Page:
Data Replication: SSIS or Attunity?

Kate Loguteva
October 10, 2016

I was working with MS SSIS for almost four years before I bumped into Attunity Replicate. At first glance it looks like the two products can do the same job, they both are able to copy the data across different environments. Let’s have a closer look.
Attunity Replicate is made for data replication. Its main goal is to bring the exact copy of the data across databases, although Attunity is generous enough to add some simple data modification rules to the data replication. Microsoft SQL Server Integration Services is an ETL tool, ETL stands for Extract Transform and Load. Data transformation is an essential part of SSIS, but it also can copy data without transformation. So, MS SSIS can do the same task, whereas Replicate specialises on it.
Attunity Replicate can be set up to pick up all the source tables to replicate, alternatively tables can be selected by name or name patterns. In SSIS, each table should have its own task or package and each of the packages require deployment and scheduling.
Where a new table appeared at the source and its name matches the replication pattern, Attunity will create a table in the target database and start replicating it immediately. It amazes me how Attunity can handle data structure changes. No data will ever be missed. MS SSIS doesn’t have any automated solution to capture data definition changes. I guess it makes sense, as it leaves ETL developers to make a decision on how to process new columns. But if the task is to capture all the data all the time, Replicate does it better.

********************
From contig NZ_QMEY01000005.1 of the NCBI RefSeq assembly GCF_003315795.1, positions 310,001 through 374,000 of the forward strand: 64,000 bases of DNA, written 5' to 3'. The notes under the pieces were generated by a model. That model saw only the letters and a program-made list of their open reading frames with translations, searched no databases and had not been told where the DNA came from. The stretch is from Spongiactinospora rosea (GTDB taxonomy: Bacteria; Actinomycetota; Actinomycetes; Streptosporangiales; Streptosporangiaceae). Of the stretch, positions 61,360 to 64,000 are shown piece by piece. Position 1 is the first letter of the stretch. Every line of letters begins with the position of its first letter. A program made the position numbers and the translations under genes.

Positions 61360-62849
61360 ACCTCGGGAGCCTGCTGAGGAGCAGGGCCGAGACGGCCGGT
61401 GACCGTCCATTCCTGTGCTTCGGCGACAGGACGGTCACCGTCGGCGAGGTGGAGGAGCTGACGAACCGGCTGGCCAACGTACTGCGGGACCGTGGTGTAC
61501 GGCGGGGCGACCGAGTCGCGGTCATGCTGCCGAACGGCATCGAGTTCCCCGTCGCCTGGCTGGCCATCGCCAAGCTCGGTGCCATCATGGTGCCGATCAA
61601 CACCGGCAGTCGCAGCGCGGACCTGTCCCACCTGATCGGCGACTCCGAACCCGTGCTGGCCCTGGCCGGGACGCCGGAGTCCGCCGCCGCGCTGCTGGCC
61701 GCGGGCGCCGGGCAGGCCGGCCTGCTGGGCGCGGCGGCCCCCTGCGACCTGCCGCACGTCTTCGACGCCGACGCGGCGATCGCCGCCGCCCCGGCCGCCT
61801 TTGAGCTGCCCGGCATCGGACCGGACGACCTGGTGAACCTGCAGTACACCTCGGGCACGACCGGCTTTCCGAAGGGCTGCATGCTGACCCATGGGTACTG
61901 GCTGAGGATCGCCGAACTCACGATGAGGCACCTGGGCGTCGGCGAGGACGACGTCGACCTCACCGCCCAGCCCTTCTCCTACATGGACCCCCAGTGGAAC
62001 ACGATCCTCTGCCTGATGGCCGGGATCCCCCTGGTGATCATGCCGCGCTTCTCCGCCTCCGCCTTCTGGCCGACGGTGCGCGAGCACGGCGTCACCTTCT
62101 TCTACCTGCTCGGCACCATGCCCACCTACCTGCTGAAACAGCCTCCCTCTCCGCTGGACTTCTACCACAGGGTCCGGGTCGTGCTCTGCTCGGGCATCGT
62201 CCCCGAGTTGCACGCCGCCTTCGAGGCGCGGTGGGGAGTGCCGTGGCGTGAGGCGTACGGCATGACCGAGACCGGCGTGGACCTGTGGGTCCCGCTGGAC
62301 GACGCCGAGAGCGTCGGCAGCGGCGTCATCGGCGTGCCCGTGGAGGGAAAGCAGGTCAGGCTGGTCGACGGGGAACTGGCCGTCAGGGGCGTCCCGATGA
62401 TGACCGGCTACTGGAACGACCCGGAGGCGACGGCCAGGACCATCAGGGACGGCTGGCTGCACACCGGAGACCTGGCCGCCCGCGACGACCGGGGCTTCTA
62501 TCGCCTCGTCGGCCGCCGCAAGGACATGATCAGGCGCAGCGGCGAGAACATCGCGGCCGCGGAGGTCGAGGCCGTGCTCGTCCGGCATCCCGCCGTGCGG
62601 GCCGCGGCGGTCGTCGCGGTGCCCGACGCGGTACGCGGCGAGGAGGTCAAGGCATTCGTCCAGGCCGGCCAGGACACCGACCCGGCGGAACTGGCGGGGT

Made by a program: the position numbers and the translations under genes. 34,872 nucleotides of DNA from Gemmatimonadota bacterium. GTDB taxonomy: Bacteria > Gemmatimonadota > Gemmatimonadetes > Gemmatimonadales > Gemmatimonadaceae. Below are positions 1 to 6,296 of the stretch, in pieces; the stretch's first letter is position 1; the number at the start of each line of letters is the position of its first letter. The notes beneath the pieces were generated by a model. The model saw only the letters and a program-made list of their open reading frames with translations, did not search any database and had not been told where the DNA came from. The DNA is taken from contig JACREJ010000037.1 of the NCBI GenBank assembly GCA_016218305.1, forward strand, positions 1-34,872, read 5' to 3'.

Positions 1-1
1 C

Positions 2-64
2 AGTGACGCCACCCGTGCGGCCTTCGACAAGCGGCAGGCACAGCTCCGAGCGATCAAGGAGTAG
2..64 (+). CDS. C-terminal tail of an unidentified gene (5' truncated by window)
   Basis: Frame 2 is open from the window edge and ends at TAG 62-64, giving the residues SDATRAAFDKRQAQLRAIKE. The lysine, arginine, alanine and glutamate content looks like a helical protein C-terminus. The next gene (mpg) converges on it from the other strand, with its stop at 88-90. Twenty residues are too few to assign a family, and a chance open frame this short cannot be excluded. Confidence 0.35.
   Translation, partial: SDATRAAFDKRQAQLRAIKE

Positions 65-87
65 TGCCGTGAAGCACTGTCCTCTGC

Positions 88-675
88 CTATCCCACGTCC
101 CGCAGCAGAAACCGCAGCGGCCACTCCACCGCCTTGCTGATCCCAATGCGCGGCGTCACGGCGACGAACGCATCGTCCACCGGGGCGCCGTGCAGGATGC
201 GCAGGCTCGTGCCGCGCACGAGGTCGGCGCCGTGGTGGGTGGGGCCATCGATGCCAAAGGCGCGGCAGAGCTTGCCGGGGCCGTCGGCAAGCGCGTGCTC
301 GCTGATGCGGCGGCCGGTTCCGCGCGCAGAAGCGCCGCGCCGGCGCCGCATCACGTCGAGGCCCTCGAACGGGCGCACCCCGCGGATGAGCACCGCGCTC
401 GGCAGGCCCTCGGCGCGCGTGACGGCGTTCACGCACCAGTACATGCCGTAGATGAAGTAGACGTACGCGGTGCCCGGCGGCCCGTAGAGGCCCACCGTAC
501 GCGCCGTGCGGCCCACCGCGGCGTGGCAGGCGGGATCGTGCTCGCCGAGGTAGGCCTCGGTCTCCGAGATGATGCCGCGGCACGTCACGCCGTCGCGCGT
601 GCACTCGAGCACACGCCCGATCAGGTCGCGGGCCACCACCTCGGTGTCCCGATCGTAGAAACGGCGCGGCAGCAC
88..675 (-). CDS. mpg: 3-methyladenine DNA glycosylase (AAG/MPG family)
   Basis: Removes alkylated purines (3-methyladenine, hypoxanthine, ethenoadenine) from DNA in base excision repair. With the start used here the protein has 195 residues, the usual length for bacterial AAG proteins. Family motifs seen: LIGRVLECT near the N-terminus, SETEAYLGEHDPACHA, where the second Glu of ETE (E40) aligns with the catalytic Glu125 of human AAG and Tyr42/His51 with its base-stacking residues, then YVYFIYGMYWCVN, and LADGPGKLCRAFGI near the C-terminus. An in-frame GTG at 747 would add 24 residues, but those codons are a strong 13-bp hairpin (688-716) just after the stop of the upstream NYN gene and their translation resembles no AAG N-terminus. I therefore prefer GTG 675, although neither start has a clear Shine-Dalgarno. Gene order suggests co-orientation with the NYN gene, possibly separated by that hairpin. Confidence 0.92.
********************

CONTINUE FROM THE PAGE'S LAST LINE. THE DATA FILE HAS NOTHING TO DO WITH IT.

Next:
Once data is fully copied, the next step is Change Data Capture, CDC. Replicate captures new rows, data updates and deletions. These changes are automatically applied to the target tables and the history of changes is stored separately. With SSIS, the developer should explicitly describe how to manage changes, such as any data load logic and destination tables should be designed and developed. SSIS has a task called “Slowly Changing Dimension” which could generate some code to handle CDC. In my opinion, this task works slowly with large amounts of data. You can argue with me on this, but hey, try Attunity first and then you’ll see what I mean. Replicate can process these changes in no time. Also Replicate processes a list of tables in one go, so if multiple tables are updated in one transaction, this would be captured altogether. As each table is a different task in SSIS, the integrity of such transactions may be broken.
Replicate has a nice web-browser interface. The visual interface helps with setting up the replication task, it also simplifies the replication monitoring. Attunity shows how many inserts, updates and deletions happened since the last task start for each table, and when the last data update has happened. The SSIS development interface is also visual and reasonably simple. SSIS could show error messages and warnings, but row counts need to be set up separately for each flow. And even after the insert, update and delete record counters are set up, it’s not easy to access this information unless some extra monitoring logic is implemented.
In my opinion, Attunity Replicate beats SSIS approach for data replication on many criteria. Microsoft SSIS is a good tool for the purpose it was created; it’s great for business rules implementation, complicate transformations and intelligent filtering. But Attunity Replicate is great if you need to move data between different types of databases (and data files as well) with the elegant solution for tracing history and picking up the metadata changes.
Masseuse of all the Data – Kate

Image of Kate Loguteva with the OptimalBI logo in the background.

Kate writes technical blogs about data warehouses, and is a Data Vault convert who works mostly with MS SQL Server.

You can connect with Kate on LinkedIn, or read her other blogs here.

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